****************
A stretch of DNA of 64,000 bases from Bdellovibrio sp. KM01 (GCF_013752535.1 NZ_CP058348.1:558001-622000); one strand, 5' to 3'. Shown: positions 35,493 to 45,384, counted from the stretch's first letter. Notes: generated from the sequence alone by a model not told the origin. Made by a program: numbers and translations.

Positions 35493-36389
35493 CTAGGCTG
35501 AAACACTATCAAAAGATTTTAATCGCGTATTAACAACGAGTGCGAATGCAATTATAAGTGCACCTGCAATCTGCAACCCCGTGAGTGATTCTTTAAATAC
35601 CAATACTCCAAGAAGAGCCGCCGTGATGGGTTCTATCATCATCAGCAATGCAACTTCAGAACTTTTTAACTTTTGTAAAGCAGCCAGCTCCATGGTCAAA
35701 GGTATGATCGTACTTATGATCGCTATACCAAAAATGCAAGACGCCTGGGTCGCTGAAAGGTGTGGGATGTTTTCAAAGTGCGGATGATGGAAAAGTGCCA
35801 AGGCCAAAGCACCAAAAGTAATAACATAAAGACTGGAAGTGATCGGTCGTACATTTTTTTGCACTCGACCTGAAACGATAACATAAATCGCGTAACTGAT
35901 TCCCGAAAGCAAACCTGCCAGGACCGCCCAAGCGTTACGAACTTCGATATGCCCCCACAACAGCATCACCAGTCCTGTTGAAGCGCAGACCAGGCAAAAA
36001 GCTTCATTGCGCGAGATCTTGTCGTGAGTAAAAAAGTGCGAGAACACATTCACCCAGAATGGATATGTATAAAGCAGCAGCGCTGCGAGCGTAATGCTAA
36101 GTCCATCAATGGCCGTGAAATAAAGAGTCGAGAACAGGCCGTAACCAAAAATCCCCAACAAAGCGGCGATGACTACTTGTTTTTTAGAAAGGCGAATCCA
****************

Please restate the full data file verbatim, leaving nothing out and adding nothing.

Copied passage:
A stretch of DNA of 64,000 bases from Bdellovibrio sp. KM01 (GCF_013752535.1 NZ_CP058348.1:558001-622000); one strand, 5' to 3'. Shown: positions 35,493 to 45,384, counted from the stretch's first letter. Notes: generated from the sequence alone by a model not told the origin. Made by a program: numbers and translations.

Positions 35493-36389
35493 CTAGGCTG
35501 AAACACTATCAAAAGATTTTAATCGCGTATTAACAACGAGTGCGAATGCAATTATAAGTGCACCTGCAATCTGCAACCCCGTGAGTGATTCTTTAAATAC
35601 CAATACTCCAAGAAGAGCCGCCGTGATGGGTTCTATCATCATCAGCAATGCAACTTCAGAACTTTTTAACTTTTGTAAAGCAGCCAGCTCCATGGTCAAA
35701 GGTATGATCGTACTTATGATCGCTATACCAAAAATGCAAGACGCCTGGGTCGCTGAAAGGTGTGGGATGTTTTCAAAGTGCGGATGATGGAAAAGTGCCA
35801 AGGCCAAAGCACCAAAAGTAATAACATAAAGACTGGAAGTGATCGGTCGTACATTTTTTTGCACTCGACCTGAAACGATAACATAAATCGCGTAACTGAT
35901 TCCCGAAAGCAAACCTGCCAGGACCGCCCAAGCGTTACGAACTTCGATATGCCCCCACAACAGCATCACCAGTCCTGTTGAAGCGCAGACCAGGCAAAAA
36001 GCTTCATTGCGCGAGATCTTGTCGTGAGTAAAAAAGTGCGAGAACACATTCACCCAGAATGGATATGTATAAAGCAGCAGCGCTGCGAGCGTAATGCTAA
36101 GTCCATCAATGGCCGTGAAATAAAGAGTCGAGAACAGGCCGTAACCAAAAATCCCCAACAAAGCGGCGATGACTACTTGTTTTTTAGAAAGGCGAATCCA